Kuniko Ozaki

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Kuniko Ozaki
尾崎久仁子
2nd Vice-President of the International Criminal Court
In office
11 March 2015 – 2018
Preceded byCuno Tarfusser
Judge of the International Criminal Court
In office
2009 – 2018
Nominated byJapan
Preceded byFumiko Saiga
Personal details
Born (1956-02-20) 20 February 1956 (age 63)
Hiroshima, Japan

Kuniko Ozaki (尾崎久仁子, Ozaki Kuniko), (born 1956[1]) is a Japanese lawyer who served as judge of the International Criminal Court and the Presiding Judge of Trial Chamber V, constituted to try the cases against four Kenyan nationals.

Early life and career[edit]

Ozaki graduated from Tokyo University in 1978 and, in 1982, was awarded an M. Phil. in International Relations at Oxford University.[1]

Afterwards, Ozaki worked in several positions for the Japanese Foreign Ministry.[1] From 2006 to 2009, she worked for the United Nations Office on Drugs and Crime (UNODC) where she was a Director for Treaty Affairs.[1] In addiiton to her role in the diplomatic service, she has worked as a professor of international law at Tohoku University and at other universities. She also has written on international criminal law and other fields of law.[1]

Judge of the International Criminal Court, 2009-2018[edit]

On 20 January 2010, Ozaki assumed her position as a judge in the Trial Division of the International Criminal Court. While she is no qualified lawyer, she had stressed her experience in lecturing in international law and her time at Japan’s Ministry of Justice in responses to a CICC questionnaire at the time of her 2009 election.[2] She was elected for a term that lasts until 11 March 2018.[1]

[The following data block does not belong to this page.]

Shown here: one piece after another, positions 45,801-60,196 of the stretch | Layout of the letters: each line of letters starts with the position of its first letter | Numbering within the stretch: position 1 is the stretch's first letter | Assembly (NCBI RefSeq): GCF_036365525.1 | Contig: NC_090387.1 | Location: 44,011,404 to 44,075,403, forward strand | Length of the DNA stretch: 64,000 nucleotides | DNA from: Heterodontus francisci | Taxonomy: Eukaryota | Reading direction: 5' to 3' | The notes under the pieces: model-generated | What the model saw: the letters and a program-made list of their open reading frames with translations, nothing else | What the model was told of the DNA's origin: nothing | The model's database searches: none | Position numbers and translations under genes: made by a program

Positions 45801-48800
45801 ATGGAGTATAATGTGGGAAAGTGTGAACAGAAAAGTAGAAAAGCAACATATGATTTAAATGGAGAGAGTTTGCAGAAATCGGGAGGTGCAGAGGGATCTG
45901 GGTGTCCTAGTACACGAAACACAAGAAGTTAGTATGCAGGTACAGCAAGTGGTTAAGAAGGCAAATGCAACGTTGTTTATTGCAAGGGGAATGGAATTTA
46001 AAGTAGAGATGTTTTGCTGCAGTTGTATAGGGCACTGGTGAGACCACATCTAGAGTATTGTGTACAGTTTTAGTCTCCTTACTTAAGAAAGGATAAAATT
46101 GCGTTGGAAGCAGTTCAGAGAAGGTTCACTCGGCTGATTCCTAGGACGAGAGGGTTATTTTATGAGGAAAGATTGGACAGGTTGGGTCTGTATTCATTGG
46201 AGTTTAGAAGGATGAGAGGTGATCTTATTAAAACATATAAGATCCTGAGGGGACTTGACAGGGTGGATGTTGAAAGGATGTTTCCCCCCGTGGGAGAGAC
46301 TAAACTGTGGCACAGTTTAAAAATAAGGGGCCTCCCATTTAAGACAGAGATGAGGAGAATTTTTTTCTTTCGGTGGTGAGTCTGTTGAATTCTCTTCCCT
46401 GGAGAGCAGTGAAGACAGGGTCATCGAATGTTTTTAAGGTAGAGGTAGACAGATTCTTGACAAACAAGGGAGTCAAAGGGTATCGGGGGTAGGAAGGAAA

Ozaki was assigned to Trial Chamber V which is to try four Kenyan nationals for crimes against humanity. She was elected Presiding Judge.[3][4] Until 2016, she also served as member of Trial Chamber III for the case of Jean-Pierre Bemba,[5] the first case in which the ICC has found a high official directly responsible for the crimes of his subordinates, as well as the first to focus primarily on crimes of sexual violence committed in war.[6]

In October 2013, Ozaki notably gave a dissenting opinion on the court’s majority ruling that conditionally excused President Uhuru Kenyatta of Kenya from attending all the sittings of his trial in The Hague, criticizing the decision of going against the provisions of the Rome Statute.[7] In a September 2014 ruling, the Chamber presided by Ozaki ordered that Kenyatta should physically appear before the court, making him the first head of state to do so.[8]

Later career[edit]

In February, 2019, Ozaki was appointed Japan's Ambassador to Estonia and accordingly requested a transfer to part-time status with the ICC.[9] Her decision to continue hearing cases while serving ambassador was criticized as a violation of the ICC's code of ethics, which states that "[j]udges shall not exercise any political function."[10][11]

References[edit]

  1. ^ a b c d e f Judge Kuniko OZAKI (Japan). ICC. Retrieved 26 May 2012.
  2. ^ Caroline Binham (September 14, 2011), Election shines light on war crimes court Financial Times.
  3. ^ Decision notifying the election of the Presiding Judge. ICC Trial Chamber V. Retrieved 25 May 2012.
  4. ^ Decision notifying the election of the Presiding Judge. ICC Trial Chamber V. Retrieved 25 May 2012.
  5. ^ Thomas Escritt (February 14, 2013), Kenyatta, running for president, wants Hague trial postponed Reuters.
  6. ^ Thomas Escritt (March 22, 2016), Congo ex-vice president guilty in landmark ICC war rape ruling Reuters.
  7. ^ Fatou Bensouda mulls over appeal against Uhuru Kenyatta excusal ruling Daily Nation, October 21, 2013.
  8. ^ Wahome Thuku (September 20, 2014), ICC judges summon President Uhuru Kenyatta, will he go to The Hague? The Standard.
  9. ^ Wairagala Wakabi (March 26, 2019), Judge Ozaki to Complete Ntaganda Trial While Serving as Japan’s Ambassador to Estonia, International Justice Monitor.
  10. ^ Kevin Jon Heller (March 29, 2019) Judge Ozaki Must Resign -- Or be Removed, Opinio Juris.
  11. ^ Kevin Jon Heller (April 1, 2019) Ntaganda Defence Reacts to the Judge Ozaki Revelations, Opinio Juris.